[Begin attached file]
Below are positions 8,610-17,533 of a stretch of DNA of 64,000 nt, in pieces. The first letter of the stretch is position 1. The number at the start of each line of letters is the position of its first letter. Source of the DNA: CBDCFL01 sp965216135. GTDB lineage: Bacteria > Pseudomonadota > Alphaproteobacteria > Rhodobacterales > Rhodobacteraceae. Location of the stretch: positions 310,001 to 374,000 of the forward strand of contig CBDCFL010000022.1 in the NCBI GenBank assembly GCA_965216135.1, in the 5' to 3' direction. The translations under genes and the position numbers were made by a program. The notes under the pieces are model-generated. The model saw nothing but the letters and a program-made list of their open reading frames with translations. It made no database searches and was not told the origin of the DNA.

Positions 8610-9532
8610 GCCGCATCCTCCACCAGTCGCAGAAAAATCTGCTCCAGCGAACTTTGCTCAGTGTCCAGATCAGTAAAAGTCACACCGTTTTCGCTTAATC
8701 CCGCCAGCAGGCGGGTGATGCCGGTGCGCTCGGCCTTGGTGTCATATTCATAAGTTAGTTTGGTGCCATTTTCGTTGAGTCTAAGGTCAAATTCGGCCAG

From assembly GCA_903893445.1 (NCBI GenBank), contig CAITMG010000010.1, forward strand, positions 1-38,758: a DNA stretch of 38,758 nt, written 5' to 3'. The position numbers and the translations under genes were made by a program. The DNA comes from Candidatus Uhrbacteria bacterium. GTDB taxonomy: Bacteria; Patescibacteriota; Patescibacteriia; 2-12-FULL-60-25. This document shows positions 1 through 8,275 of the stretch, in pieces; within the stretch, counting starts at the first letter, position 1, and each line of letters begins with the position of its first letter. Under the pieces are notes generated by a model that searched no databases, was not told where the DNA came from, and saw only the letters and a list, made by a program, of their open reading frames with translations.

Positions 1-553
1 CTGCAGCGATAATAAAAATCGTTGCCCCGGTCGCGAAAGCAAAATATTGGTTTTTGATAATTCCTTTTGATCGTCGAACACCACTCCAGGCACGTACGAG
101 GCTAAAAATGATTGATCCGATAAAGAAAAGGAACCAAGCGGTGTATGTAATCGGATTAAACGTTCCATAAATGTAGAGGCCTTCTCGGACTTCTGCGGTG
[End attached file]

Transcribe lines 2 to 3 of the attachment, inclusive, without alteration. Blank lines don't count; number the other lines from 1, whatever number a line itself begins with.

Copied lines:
Positions 8610-9532
8610 GCCGCATCCTCCACCAGTCGCAGAAAAATCTGCTCCAGCGAACTTTGCTCAGTGTCCAGATCAGTAAAAGTCACACCGTTTTCGCTTAATC